For example, if the deactivatable adhesive material comprises an olygamer that loses cross-linkage upon exposure to ultraviolet (UV) light, exposure to ultraviolet (UV) radiation is employed to induce a substantial loss of adhesive property of the tape adhesive layer 30A. Commercially available exemplary equipment for deactivating the adhesive tape 30 include Nitto™ UA8400 UV irradiator for dicing process, which reduces adhesive strength of UV deactivatable C4 grind tapes employing ultraviolet radiation.

Once the adhesive tape 30 substantially loses adhesion to the C4 balls 20 and the semiconductor dies 10″, the adhesive tape 30 is removed by delamination, i.e., peeling off. The semiconductor dies 10″ may be subsequently mounted to a packaging substrate (not shown), after which the film frame tape 50 may be removed. Alternately, the film frame tape 50 may be removed upon securing the semiconductor dies 10″ to a fixed location in any other manner.

The semiconductor dies 10″ may have a thickness less than about 150 μm, and preferably from about 20 μm to about 150 μm. C4 balls 20 and C4 pads 12 are formed on the semiconductor dies 10″ to enable bonding to a packaging substrate. The thickness range of the semiconductor dies 10″, which may be from about 20 μm to about 150 μm, enables formation of through wafer vias (TWVs) by forming a trench extending to a depth from about 20 μm to about 150 μm during a semiconductor manufacturing sequence without a need to form any deeper trenches in the semiconductor substrate. Thus, the present invention facilitates formation of TWVs at a reduced cost and reduced processing complexity, while enabling the full benefit of TWVs such as vertical chip stacking.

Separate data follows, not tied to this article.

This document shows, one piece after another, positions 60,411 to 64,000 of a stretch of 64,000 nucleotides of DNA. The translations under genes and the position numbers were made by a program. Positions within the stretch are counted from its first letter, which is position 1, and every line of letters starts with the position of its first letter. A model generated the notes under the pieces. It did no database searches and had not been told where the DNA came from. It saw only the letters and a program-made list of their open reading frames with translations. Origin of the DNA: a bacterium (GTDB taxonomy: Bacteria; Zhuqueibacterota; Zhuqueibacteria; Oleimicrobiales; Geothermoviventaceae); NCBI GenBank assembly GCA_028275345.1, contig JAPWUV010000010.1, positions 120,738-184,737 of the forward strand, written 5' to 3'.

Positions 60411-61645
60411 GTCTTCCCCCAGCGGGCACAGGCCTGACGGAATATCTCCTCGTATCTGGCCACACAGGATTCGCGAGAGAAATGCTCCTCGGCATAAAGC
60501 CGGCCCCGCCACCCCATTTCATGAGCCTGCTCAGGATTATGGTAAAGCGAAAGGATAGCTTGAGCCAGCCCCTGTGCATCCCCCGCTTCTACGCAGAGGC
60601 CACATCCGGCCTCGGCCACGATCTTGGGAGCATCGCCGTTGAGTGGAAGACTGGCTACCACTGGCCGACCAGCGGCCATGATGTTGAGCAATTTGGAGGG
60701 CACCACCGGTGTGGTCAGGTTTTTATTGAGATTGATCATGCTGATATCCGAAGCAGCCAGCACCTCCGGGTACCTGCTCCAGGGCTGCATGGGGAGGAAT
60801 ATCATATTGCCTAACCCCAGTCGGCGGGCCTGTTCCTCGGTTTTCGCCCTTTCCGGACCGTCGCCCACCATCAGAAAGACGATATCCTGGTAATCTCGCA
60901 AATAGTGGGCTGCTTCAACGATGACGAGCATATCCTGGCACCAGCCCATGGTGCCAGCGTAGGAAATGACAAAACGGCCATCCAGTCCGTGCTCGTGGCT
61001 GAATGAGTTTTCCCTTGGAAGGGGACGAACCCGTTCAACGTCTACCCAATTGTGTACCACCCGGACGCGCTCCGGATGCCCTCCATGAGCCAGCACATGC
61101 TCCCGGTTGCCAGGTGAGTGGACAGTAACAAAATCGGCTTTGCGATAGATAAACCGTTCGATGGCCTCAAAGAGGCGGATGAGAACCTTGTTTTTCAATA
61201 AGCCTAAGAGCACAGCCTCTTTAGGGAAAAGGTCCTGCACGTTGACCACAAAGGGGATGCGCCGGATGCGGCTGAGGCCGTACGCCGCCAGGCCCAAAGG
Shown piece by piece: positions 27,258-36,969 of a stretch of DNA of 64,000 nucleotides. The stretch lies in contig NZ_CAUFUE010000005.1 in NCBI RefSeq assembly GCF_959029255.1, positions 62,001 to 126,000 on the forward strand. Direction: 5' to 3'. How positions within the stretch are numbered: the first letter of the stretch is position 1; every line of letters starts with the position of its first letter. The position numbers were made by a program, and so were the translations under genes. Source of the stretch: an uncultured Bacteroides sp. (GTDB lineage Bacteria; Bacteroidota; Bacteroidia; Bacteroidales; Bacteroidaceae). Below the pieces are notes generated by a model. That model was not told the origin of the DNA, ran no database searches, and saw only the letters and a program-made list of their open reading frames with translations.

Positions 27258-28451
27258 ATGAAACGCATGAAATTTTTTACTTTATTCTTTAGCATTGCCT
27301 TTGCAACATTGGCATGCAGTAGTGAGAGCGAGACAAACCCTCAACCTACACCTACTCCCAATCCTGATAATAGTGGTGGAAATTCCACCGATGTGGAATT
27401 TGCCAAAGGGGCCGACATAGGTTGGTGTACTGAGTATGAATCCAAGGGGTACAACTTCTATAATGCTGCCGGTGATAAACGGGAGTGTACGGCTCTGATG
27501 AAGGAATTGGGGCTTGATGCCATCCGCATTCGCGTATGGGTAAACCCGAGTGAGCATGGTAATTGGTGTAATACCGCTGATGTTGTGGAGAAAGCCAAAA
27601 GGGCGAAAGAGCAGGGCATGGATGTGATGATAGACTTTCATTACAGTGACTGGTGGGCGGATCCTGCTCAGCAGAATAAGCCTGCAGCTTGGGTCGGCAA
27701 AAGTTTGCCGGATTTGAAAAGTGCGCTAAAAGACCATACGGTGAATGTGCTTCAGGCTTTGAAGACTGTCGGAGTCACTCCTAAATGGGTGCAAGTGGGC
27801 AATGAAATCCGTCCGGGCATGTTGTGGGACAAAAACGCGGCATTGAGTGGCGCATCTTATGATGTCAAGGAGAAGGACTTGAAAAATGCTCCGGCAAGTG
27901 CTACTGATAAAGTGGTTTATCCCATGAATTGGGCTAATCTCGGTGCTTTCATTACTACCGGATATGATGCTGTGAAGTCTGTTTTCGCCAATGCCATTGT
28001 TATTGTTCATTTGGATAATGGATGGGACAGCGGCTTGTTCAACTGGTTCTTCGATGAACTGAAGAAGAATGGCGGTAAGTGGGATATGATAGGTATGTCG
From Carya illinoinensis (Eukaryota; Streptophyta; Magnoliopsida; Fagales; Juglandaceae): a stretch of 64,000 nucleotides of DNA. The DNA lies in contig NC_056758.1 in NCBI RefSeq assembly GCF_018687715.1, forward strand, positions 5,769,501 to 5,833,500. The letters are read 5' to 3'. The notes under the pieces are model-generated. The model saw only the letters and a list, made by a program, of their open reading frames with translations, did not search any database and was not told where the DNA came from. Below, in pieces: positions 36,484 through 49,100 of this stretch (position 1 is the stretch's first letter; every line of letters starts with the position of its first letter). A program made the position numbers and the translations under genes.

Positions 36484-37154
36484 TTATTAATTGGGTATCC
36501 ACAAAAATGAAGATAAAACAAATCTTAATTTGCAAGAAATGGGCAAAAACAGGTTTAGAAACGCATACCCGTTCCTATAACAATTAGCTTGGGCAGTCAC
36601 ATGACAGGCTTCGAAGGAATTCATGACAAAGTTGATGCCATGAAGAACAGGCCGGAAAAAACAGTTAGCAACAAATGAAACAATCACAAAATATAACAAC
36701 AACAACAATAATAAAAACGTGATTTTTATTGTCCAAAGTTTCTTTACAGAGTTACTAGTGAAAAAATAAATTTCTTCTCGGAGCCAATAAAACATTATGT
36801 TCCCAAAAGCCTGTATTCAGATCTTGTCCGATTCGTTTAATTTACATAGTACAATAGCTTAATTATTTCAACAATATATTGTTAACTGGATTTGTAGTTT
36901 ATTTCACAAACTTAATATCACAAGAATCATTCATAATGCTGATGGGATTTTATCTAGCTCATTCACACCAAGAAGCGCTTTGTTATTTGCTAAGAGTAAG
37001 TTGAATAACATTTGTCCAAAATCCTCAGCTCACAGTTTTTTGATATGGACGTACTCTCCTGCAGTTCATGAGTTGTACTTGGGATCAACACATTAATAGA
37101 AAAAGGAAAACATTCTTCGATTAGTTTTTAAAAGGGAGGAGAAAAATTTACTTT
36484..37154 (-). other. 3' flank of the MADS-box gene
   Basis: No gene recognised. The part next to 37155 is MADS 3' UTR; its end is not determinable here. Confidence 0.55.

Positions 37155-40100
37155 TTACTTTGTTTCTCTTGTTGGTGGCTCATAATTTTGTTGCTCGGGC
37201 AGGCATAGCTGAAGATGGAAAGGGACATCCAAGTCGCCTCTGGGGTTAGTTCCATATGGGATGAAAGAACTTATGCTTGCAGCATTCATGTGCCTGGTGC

Referring to FIG. 4A, a second exemplary semiconductor structure according to a second embodiment of the present invention comprises a wirebond semiconductor substrate, which is a semiconductor substrate with wirebond pads 14 thereupon. Specifically, the second exemplary semiconductor structure comprises a semiconductor substrate 10 and an array of wirebond pads 14. The semiconductor substrate 10 comprises a substrate containing a semiconductor material as in the first embodiment. The semiconductor substrate 10 comprises at least one semiconductor device (not shown) electrically connected to the array of wirebond pads 14 through at least one metal interconnect structure (not shown). The thickness of the semiconductor substrate 10 is herein referred to as an initial thickness ti, and may be from about 500 μm to about 1,000 μm, although lesser and greater thicknesses are contemplated herein. Typically, the initial thickness ti is determined by the material of the semiconductor substrate 10 and the size, e.g., the diameter, of the semiconductor substrate 10.

Typical thickness of the wirebond pads 14 is from about 1 mm to about 5 mm, although lesser and greater thicknesses are contemplated herein. The lateral dimensions of the wirebond pads may be from about 50 μm to about 100 μm, although lesser and greater dimensions are also contemplated herein.